More Realistic Virtual Reality Can Reduce Motion Sickness

Improving technology for a better user experience.
Marsha Lewis, Contributing Producer

(Inside Science TV) -- We have HD, 3-D and we even have virtual reality. The virtual reality we have today is pretty amazing … but now researchers are working to make it even better with a new and improved version.

Put on a headset and you will be transported into a whole new world.

"People usually consider virtual reality for gaming and for movies, but I believe it's an entirely new medium. It's not like going from a television to a bigger television. It's more like going from radio to television," said Gordon Wetzstein, an electrical engineer at Stanford University in California.

"Virtual reality is a technology that allows you to immerse yourself completely in a computer-generated environment," he said.

Virtual reality began with the invention of the stereoscope? Add HD video, digital displays and computer graphics and you have the basics of today's virtual reality. But in just a few years it could be replaced entirely with a light field stereoscope. This new device better imitates how your eyes see.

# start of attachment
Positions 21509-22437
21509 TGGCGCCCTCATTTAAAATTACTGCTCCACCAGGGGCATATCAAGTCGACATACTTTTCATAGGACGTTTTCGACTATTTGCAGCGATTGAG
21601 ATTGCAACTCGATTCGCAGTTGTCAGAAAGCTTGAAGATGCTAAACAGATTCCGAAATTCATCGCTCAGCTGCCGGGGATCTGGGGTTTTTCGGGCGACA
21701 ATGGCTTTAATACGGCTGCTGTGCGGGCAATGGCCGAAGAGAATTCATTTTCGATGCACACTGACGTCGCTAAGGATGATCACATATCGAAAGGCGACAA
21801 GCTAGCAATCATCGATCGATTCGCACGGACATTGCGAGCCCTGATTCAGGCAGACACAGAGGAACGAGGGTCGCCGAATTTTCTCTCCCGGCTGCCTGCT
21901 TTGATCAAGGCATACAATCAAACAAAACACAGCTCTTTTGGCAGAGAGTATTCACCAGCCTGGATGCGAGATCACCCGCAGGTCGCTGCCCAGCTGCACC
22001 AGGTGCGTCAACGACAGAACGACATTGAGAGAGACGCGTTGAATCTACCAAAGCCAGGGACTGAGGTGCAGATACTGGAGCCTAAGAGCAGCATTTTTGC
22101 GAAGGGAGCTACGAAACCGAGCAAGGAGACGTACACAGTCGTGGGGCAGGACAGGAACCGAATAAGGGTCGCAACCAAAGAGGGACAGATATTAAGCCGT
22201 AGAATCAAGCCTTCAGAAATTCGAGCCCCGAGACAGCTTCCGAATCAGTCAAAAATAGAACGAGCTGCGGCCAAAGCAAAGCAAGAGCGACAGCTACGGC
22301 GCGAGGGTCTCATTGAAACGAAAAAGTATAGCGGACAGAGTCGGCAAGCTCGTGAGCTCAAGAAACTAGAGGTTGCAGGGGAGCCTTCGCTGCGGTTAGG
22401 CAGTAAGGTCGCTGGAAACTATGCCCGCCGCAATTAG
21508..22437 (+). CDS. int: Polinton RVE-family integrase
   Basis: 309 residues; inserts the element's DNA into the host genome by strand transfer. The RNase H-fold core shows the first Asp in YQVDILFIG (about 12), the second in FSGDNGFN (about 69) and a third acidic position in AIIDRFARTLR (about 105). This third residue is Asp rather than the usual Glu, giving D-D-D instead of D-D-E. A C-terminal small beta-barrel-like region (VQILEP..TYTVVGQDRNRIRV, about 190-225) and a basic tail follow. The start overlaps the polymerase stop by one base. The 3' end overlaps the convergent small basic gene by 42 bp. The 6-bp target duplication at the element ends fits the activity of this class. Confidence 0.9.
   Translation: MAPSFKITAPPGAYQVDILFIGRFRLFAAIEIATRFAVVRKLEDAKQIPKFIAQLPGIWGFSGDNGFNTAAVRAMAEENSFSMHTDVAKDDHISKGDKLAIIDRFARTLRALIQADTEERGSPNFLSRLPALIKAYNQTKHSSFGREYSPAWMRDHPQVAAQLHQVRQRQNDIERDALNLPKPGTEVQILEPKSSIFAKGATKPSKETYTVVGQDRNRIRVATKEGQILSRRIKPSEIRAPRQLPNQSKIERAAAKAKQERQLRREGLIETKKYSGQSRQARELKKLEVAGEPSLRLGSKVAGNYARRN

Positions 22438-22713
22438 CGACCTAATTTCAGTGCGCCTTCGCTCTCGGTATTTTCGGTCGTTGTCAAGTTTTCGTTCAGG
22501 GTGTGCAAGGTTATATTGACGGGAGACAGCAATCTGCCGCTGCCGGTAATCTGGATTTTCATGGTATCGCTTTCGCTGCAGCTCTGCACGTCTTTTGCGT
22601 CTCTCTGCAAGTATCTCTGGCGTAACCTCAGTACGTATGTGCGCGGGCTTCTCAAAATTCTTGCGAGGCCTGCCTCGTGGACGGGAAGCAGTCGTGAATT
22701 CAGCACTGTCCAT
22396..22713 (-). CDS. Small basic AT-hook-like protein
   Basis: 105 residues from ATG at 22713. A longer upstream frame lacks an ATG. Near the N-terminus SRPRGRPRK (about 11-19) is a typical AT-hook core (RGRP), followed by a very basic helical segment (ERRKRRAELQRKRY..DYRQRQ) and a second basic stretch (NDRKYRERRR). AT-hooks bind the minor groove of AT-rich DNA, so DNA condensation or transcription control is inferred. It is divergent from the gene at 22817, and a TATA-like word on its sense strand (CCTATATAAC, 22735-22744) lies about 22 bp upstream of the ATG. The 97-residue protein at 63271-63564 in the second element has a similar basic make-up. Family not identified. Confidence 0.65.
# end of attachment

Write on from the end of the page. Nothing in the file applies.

"What it actually allows you to do is focus anywhere in the screen like you do in the real world," said Wetzstein.

Current virtual reality headsets can cause some people to get headaches or nausea. 

"It's very similar to motion sickness," he explained.

The next generation of virtual reality headsets, developed at Stanford University, may eliminate motion sickness for some users. The new virtual reality lets your eyes focus on multiple images. Creating a more natural depth of field builds a type of hologram for each eye, which gives you a more natural experience.

"We work with 50 different images right now. So instead of working with one image per eye, we actually show 25 images per eye into the same pupil," Wetzstein said.

For things like a lengthy robotic surgery – the new headset could help reduce eye strain on doctors during a procedure.

From surgery and entertainment to therapy and hands-on training.

"We can immerse a person or child in an environment and really show them how things work in a hands on manner that transports the person into this environment. It allows us to get a better sense of stuff and how stuff works," he said.


Author Bio & Story Archive

Marsha Lewis is a freelance producer based in California.  She has won 11 National Telly Awards and nine Regional Emmy Awards for her work in local and national syndicated news.

I’ve dedicated my time to reporting and producing stories focused on medical, science and technology. I created a nationally award winning series dedicated to promoting women and their great accomplishments.  Now I’ve taken that expertise outside the traditional TV news format and broadened the viewership to people around the world.